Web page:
That was the question the 21-year-old graduating student at San Diego State had to find out for herself. Born in Colorado, A. (to allow her some privacy) never had much reason to visit, much less live, in an East Coast city. The U.S. capital was likely to provide more than the usual urban challenge. She knew that, and she also knew that - in her words - "I could afford to try anything for one year." The problem for the young AmericaCorps teaching assistant was to stick the course, once she knew exactly what she was up against.
DC public schools are enormously complex, based in large part on the city's geography. The majority (African American) of its citizens reside across the Anacostia River, a strict divide both in income levels and topography - factors of history and economics (a way not to mention racial prejudice through the years). The neighborhoods east of the river have tribes of their own - often, she found out, based simply on where a person lived. Boundaries can be staked out in defensive mode, strictly because 'being different' is dangerous. Being different in skin color and different ivy a street number. Taking refuge as cover for slights elsewhere.
She never had thought of becoming an education professional (her mother is an elementary school teacher in Colorado). She was an international business major with thoughts of somehow eventually getting a job in the non profit sector. Striving daily up front and personal with a small team of other paid assistants like her to help middle school students would teach her lessons she hadn't anticipated - such as how to react when fights break out on school grounds. The worst one she witnessed was between the mother of a student and her daughter's classmate. The daughter had lost a fight a day earlier with another student so the mother got friends to come with her to beat up the 'winner.'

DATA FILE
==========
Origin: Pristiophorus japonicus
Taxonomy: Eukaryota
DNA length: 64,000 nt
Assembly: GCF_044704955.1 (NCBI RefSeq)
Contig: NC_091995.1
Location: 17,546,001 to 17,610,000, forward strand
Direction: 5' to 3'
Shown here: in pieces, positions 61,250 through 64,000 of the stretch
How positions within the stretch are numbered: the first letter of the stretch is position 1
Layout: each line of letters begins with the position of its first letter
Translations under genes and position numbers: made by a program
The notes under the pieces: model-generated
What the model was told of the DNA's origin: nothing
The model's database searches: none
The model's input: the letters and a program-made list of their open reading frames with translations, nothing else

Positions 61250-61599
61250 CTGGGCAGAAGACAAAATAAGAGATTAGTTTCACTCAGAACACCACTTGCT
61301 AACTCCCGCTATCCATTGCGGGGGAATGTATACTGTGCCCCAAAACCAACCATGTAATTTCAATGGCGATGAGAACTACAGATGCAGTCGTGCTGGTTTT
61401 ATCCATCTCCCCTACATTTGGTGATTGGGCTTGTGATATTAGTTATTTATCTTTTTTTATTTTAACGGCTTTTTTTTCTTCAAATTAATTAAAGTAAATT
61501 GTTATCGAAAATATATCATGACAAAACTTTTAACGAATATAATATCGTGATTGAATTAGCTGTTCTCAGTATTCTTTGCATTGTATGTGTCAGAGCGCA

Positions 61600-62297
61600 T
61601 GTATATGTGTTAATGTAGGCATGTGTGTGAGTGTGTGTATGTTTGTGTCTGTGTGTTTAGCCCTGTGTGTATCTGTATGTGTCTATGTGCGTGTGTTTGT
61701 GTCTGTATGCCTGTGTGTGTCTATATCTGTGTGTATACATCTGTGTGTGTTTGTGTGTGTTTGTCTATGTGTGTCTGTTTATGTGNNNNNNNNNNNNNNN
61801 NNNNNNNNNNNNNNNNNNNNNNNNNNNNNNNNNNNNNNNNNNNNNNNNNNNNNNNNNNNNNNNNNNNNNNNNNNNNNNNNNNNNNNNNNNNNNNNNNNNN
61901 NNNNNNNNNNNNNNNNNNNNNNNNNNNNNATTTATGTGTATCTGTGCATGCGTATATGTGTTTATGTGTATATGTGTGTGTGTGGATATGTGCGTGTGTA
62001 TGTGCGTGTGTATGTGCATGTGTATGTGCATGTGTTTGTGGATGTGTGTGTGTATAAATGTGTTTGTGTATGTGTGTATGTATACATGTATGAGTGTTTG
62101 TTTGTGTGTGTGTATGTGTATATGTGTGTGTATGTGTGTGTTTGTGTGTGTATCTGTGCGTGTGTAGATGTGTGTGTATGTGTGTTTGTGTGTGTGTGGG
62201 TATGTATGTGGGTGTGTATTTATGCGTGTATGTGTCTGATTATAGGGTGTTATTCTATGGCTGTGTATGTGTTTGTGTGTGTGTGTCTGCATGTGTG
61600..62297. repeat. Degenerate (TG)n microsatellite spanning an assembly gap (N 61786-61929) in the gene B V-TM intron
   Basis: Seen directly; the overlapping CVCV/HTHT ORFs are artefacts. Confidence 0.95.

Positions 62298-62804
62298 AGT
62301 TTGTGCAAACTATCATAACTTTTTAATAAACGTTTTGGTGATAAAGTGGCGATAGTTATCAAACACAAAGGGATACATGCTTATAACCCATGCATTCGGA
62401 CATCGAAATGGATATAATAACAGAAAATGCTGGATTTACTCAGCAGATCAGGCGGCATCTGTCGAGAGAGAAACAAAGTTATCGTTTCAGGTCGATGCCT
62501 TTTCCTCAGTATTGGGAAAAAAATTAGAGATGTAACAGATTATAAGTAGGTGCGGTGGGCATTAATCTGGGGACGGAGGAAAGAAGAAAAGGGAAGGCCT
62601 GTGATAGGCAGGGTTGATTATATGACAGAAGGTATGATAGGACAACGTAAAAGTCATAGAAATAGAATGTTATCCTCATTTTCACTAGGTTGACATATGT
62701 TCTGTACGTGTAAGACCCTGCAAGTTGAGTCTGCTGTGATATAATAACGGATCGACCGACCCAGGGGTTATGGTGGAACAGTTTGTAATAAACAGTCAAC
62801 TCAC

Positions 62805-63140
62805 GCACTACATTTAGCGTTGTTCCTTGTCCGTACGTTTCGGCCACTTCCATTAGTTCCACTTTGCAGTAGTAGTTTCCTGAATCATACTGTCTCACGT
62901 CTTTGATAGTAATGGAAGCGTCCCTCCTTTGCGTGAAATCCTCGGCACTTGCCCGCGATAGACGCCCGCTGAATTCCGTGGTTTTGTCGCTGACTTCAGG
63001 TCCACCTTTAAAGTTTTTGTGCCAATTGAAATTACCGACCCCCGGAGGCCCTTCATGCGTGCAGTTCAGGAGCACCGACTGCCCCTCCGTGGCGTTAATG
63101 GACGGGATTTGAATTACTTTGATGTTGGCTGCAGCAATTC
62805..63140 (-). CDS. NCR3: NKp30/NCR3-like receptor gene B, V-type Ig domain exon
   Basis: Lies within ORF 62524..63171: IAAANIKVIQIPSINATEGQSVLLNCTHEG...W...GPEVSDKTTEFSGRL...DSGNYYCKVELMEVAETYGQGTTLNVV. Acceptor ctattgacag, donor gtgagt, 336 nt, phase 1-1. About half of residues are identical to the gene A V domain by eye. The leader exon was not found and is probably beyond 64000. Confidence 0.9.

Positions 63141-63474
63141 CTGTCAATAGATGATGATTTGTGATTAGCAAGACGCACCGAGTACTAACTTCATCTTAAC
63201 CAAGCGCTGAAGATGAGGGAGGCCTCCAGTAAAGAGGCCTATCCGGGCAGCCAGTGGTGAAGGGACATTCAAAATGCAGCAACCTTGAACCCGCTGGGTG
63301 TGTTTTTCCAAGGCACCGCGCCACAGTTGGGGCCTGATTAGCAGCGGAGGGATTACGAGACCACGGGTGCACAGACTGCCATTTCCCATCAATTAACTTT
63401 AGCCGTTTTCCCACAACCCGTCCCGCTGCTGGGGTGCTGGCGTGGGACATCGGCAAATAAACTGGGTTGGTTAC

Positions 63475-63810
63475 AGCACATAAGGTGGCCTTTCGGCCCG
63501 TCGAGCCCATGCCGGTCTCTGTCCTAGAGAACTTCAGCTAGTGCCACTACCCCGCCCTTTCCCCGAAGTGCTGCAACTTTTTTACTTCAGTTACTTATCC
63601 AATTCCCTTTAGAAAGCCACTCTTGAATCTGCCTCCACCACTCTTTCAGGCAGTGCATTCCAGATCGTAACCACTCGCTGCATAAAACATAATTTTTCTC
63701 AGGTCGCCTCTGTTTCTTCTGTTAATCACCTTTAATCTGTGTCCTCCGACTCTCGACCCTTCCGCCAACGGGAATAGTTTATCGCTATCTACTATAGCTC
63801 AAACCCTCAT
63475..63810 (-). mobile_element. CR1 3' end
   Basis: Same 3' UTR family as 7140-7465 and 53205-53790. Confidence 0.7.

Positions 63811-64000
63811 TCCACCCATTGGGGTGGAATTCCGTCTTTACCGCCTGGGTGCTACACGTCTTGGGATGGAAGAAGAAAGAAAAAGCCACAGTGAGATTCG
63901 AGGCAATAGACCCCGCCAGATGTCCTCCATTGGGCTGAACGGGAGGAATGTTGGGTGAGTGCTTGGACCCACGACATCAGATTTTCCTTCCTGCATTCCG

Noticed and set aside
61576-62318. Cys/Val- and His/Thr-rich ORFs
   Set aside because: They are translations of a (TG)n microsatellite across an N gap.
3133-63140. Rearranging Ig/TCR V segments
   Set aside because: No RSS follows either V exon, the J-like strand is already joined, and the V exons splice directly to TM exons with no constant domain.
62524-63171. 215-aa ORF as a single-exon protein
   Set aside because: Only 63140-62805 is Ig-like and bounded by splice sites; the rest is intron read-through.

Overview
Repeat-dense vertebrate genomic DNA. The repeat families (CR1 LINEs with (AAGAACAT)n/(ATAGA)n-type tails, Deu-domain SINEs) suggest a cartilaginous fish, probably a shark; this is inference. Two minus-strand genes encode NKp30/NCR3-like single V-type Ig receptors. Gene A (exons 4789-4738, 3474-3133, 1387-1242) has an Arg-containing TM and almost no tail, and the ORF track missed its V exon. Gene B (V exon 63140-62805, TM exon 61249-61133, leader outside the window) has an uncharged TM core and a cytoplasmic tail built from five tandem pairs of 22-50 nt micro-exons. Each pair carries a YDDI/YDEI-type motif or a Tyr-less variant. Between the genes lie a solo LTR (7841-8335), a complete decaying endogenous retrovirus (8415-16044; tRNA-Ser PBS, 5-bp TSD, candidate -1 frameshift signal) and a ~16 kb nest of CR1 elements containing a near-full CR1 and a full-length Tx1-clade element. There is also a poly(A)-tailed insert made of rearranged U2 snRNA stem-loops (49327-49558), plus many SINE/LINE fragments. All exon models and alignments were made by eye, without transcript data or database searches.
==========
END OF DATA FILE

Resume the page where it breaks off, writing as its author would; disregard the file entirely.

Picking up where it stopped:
She'll work hard by whatever means possible just to get a young student to apply his talent - 'and they are really bright talented kids" - so he can move on to the next level. To get him up to C level, to keep him interested in subject matter - in anything. "So many parents are young and disadvantaged themselves. There are children having children." Sure, support staff is impressive at the school but A's job - which includes free Metro pass and food stamps - isn't one that can be described except within context of particular classes and children. She and her cohorts, who include young people of color, receive several weeks' training in advance of the school year. But how to prepare for the ten-hour days full of stress and frustration over what can't be readily controlled.
The usual explanation for the term DC Culture is Go Go - hip hop and rap combined. Joyous upbeat vocal and physical manifestations of energy. But there is a dark (often held to be derogatory ) side too often overlooked where problems exist that can take months, even years, to solve.